Backround Checks, Discrepancies & Salaries

Hello -

I’m new to this board. After reading some of the other posts, I’m wondering if one of you might be able to provide me some guidance.

I recently left my job after being there for several years. Prior to that, I did short-term contract positions for several years. I have been offered a new full-time role and am in the process of a background check.

The third party company doing the background check has come up with a discrepancy.

I had a contract role for a few months in 2012. I listed the pay rate as $55 an hour because that’s what I remember. When they called the company, the company said $50 an hour. Can I lose the job? I did not mean to put the wrong salary - I remembered it as that rate. (I should have checked but I’m not sure where I’d find those old records.) This discrepancy has me worried that I put rates for other contract positions down incorrectly.

In addition, the third party is asking for W-2s and 1099s. Is this common? I’ve had many background checks but don’t ever remember having to provide a W-2 or 1099.

Thanks in advance.

Since the OP is looking for advice, let’s move this to IMHO.

General Questions Moderator

They’re calling your old employer and checking what you used to get paid? Who are these assholes? They can refuse you the job for any reason they like and they don’t have to tell you what the reason is.

Yes, they can reject your application for no reason at all. As long as they do not tell you why, you can not sue them. Therefore, most folks that do not get the job are never told the “real” reason why.

That being said, I would not sweat a $5.00 an hour discrepancy. Many folks do not recall their exact wages from five years ago. Now if you cheated on your taxes…

It sounds like you are getting a more in-depth background check than is usual for a basic airport job. When I worked at Boeing, I worked on some military projects that, 30 years on, I can not discuss with anyone. The Background check for that job was much more intense than the ones I get to work on General Aviation aircraft at smaller airports, or even to work for the airlines. Heck the background check to work in the public schools was not as intense as any aircraft based background check I ever got.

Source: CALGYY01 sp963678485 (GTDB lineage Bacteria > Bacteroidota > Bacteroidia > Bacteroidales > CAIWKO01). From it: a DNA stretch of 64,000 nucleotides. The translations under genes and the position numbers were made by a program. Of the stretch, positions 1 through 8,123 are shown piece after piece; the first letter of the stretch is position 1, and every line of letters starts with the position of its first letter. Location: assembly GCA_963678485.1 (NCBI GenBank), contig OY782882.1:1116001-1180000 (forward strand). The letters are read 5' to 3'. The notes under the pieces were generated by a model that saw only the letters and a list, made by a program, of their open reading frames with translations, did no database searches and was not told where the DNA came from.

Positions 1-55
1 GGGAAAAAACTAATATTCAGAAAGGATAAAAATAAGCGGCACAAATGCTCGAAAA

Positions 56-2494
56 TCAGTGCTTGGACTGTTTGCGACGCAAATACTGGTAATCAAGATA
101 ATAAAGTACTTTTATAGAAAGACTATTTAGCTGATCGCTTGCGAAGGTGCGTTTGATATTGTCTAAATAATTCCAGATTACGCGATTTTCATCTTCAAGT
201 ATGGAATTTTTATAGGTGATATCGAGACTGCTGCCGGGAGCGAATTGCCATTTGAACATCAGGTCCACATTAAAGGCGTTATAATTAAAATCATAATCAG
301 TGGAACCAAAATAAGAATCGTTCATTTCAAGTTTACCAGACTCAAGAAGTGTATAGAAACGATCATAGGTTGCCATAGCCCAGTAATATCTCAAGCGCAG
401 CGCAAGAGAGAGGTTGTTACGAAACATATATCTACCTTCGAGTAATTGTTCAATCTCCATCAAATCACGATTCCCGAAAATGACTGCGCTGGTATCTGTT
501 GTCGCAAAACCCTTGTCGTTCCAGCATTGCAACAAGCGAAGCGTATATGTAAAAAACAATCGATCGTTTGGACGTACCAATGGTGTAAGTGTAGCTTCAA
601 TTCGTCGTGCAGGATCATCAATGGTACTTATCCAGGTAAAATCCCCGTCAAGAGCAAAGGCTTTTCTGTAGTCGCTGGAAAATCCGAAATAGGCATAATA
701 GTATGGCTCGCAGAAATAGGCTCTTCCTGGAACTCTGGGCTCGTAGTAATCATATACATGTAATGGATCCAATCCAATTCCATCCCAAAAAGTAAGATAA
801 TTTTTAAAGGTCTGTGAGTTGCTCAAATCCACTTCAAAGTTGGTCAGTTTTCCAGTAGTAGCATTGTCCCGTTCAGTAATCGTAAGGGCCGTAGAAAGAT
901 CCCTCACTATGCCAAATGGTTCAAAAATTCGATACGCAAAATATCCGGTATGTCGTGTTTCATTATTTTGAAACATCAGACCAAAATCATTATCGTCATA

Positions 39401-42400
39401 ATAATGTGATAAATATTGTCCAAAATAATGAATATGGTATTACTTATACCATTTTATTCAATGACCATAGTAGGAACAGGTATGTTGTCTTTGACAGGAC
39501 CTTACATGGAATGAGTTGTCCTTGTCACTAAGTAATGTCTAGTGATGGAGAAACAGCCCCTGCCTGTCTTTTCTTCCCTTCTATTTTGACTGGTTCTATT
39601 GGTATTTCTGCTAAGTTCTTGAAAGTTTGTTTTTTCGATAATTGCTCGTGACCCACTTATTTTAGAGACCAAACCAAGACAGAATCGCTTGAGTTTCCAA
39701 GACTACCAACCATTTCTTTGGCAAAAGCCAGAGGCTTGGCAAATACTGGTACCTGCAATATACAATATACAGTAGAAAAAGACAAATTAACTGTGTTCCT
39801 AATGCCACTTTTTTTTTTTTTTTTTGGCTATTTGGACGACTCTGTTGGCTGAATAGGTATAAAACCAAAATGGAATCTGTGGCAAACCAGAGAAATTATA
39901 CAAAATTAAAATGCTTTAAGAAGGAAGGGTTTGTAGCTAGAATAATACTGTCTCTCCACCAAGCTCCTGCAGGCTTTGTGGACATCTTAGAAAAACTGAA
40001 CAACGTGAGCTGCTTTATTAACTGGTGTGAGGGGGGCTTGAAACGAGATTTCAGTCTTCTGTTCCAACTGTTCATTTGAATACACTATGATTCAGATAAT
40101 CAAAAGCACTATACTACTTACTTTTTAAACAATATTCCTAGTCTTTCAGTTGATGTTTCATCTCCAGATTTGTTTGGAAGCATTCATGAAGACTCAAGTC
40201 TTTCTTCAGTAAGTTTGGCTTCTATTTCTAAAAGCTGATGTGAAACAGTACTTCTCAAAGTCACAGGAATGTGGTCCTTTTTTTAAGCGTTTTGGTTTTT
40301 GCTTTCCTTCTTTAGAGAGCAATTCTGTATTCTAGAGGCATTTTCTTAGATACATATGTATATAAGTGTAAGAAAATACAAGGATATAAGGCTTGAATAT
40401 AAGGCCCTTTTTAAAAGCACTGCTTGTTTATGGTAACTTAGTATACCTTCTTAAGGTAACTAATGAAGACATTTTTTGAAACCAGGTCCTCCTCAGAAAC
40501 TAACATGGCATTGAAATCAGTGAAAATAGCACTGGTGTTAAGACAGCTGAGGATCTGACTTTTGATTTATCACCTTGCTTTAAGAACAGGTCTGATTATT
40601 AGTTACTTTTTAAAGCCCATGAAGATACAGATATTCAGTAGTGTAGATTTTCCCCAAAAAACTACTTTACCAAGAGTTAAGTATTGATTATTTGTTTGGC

So to recap, as I am sure you are aware, there are background checks, and then there are BACKGROUND CHECKS!!

Do not sweat the small stuff. Your minor discrepancy on wages will probably not be an issue.

IHTH, 48.

Thank you for the feedback. I’ve had background checks before for Government contracts and other high tech roles but nothing like this background check. It’s been very intense. I need to just take a deep breath and jump the hoops.

I admit, though, that I did get upset with the third party agent. I should not have been frustrated with her as she is just doing her job. Some of this process, though, seems a bit nit picky. For example, I have to refill out a form because of the date format I used.

Anyhow, thanks for the feedback. Like I said, I just need to jump the hoops and provide what is asked for. I just hope if W-2s and 1099s are needed for more than seven (7) years ago that I can provide them. I only keep my taxes for seven years.

Just provide them with whatever documentation you have. If you no longer have it, say you don’t have it anymore. But that you would authorize them to be released from the IRS or whatever they need.

And tell them that is what you thought you were being paid, but got it wrong. Sorry!

If they can’t accept that and are being too picky, they will NEVER find anyone to hire! No one remembers anything exactly and it is quite common for people to not keep records.

So anyway just do your best and don’t sweat it.

I’ve been asked for W-2s for several background checks (I’m in software, although nothing top-secret).

Background check companies are notoriously lazy, they want you to do all the work for them. I wouldn’t sweat it so much, I think most hiring managers understand that the background check is for CYA and not to really vet a candidate.

I’ve been through this kind of thing before. I consider it part of their selection process. Any candidate is going to go through the same gauntlet so if you really want the job, be grateful for how picky and difficult it is. The worse it gets, the more likely it is that your competition for the job will give up and apply elsewhere. That just makes it that much easier to be chosen. In addition, an employee who goes through this kind of thing successfully looks that much better to the employer.

I wouldn’t worry on being 10% off from your salary estimate. That’s pretty close, it’s not like you vastly downplayed or exaggerated your salary to be deceptive, it’s just a little off. I have jobs that I include on my resume that were so long ago, I have no paperwork and have to make an educated guess. (Luckily for me they’re also out of business so hard to check up on.) You should be fine.